Process. The approach used by one of history's most successful coaches
"Don’t think about winning the SEC Championship. Don’t think about the national championship. Think about what you need to do in this drill, on this play, in this moment. That’s the process: Let’s think about what we can do today, the task at hand. ” — Nick Saban
When it comes to college football, I'm a transplanted Michigan State Spartan and devoted Georgia Dawg who grew up in the heart of SEC country. Where I'm from, hating Nick Saban is one of the most popular pastimes.
In a profile of the prolific Coach Saban for GQ magazine, Warren St. John wrote: "Few men in sports make a better villain than the unsmiling, unsparing, unstoppable coach of the back-to-back national champion Alabama Crimson Tide."
Whether you love him or hate him, there is little question that there are lessons to be learned from his approach. It's one which is remarkably similar to the thing that consistently helps successful businesses become world class. He focuses on the process.
In the book The Obstacle is the Way, author Ryan Holiday writes that anyone can take advantage of Coach Saban's way of doing things. Rather than encouraging his players to keep their minds trained on winning another title, he has them focus only on what is directly in front of them. They focus on the process rather than the outcome.
The idea is that concerning oneself too much with the unknowable future is distracting and anxiety-inducing, which can lead to failure.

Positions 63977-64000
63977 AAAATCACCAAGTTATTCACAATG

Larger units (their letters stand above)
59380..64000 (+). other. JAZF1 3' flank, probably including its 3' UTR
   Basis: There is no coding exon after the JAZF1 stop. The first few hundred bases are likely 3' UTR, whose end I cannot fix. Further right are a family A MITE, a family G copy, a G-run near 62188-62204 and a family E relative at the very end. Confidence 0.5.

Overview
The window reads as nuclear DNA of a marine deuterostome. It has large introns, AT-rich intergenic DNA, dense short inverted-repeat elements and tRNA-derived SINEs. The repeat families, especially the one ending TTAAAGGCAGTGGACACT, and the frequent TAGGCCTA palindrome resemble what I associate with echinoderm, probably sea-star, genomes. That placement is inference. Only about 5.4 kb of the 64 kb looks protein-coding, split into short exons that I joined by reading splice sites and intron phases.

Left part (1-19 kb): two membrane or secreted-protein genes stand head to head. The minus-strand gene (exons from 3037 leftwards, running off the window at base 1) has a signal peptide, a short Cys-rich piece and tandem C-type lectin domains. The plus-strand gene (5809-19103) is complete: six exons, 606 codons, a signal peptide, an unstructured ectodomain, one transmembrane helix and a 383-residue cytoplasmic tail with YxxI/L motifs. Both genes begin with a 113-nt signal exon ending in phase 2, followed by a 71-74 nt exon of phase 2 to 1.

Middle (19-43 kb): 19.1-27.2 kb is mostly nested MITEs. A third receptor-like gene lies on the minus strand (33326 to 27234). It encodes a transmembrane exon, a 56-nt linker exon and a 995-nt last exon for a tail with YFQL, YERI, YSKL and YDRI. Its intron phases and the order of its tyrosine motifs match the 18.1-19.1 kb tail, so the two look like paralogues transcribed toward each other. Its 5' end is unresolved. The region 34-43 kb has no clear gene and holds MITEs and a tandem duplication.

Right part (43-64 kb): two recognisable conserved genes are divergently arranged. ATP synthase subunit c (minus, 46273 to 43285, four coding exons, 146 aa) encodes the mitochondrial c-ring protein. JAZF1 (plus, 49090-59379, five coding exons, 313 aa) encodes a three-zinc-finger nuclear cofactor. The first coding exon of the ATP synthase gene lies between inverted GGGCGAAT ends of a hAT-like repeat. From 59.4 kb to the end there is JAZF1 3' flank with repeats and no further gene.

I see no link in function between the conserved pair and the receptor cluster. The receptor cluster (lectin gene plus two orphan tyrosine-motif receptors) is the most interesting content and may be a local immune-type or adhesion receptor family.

Saban's approach takes complicated tasks like football games, seasons, or recruiting and breaks them down into smaller, more manageable pieces. Knowing that the average football play lasts around seven seconds, his players and coaches concentrate only on those seconds, take a rest between plays, then do it all over again. The results speak for themselves.
The vast majority of coaches will never reach a level of achievement comparable to Nick Saban's. They live under the ceiling of success achieved by motivating their teams towards outcomes or goals. They spend their careers building fires in their players' bellies, based on how badly they want to raise that trophy over their heads at the end of the big game. They spend their lives measuring success from one Saturday game day to the next.
Most business owners will never bridge the gap between their potential and their performance. They spend their energies mired in the day-to-day business tasks. They set goals which focus on the products and services that their business produces--selling more widgets, opening more locations, increase store traffic, growing more followers. They spend their lives measuring their successes the number of goals achieved. For them, that is normal.
"It's not human nature to be great. Saban says. "It's human nature to survive, to be average and do what you have to do to get by. That is normal. When something good happens, it's the special people that can stay focused and keep paying attention to detail, working to get better and not being satisfied with what they have accomplished."
Love him or hate him, there's no arguing against Nick Saban's record and even his fiercest critics can take a lesson from his discipline to focus on process, wisdom to build an infrastructure that supports this standardized approach, and character to lead a team of individuals as part of a larger culture of excellence. He may never be beloved by those of us who cheer for opposing teams, but his success is something that any entrepreneurial leader would be wise to emulate by skipping resolutions and goals, aligning the team, and laying the groundwork for transformative change.